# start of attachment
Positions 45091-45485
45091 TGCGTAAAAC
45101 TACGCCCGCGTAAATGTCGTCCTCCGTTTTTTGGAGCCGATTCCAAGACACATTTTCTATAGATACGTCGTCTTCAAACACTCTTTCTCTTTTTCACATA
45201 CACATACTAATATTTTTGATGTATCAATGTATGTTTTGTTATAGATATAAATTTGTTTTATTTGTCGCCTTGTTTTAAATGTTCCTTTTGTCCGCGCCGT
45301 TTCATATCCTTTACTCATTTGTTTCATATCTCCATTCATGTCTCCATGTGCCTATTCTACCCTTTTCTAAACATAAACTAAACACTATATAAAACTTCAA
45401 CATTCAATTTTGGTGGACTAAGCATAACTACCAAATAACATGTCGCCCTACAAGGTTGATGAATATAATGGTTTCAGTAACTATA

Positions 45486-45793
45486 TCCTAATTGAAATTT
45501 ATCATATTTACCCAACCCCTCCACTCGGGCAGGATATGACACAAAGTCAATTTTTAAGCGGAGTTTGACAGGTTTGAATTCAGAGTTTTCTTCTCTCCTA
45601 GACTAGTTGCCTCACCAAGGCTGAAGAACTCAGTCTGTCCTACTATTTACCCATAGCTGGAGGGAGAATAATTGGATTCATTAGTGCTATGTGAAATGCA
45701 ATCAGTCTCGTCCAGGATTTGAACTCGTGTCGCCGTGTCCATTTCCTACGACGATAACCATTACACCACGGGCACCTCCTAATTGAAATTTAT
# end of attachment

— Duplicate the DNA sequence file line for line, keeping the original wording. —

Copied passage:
Positions 45091-45485
45091 TGCGTAAAAC
45101 TACGCCCGCGTAAATGTCGTCCTCCGTTTTTTGGAGCCGATTCCAAGACACATTTTCTATAGATACGTCGTCTTCAAACACTCTTTCTCTTTTTCACATA
45201 CACATACTAATATTTTTGATGTATCAATGTATGTTTTGTTATAGATATAAATTTGTTTTATTTGTCGCCTTGTTTTAAATGTTCCTTTTGTCCGCGCCGT
45301 TTCATATCCTTTACTCATTTGTTTCATATCTCCATTCATGTCTCCATGTGCCTATTCTACCCTTTTCTAAACATAAACTAAACACTATATAAAACTTCAA
45401 CATTCAATTTTGGTGGACTAAGCATAACTACCAAATAACATGTCGCCCTACAAGGTTGATGAATATAATGGTTTCAGTAACTATA

Positions 45486-45793
45486 TCCTAATTGAAATTT
45501 ATCATATTTACCCAACCCCTCCACTCGGGCAGGATATGACACAAAGTCAATTTTTAAGCGGAGTTTGACAGGTTTGAATTCAGAGTTTTCTTCTCTCCTA
45601 GACTAGTTGCCTCACCAAGGCTGAAGAACTCAGTCTGTCCTACTATTTACCCATAGCTGGAGGGAGAATAATTGGATTCATTAGTGCTATGTGAAATGCA
45701 ATCAGTCTCGTCCAGGATTTGAACTCGTGTCGCCGTGTCCATTTCCTACGACGATAACCATTACACCACGGGCACCTCCTAATTGAAATTTAT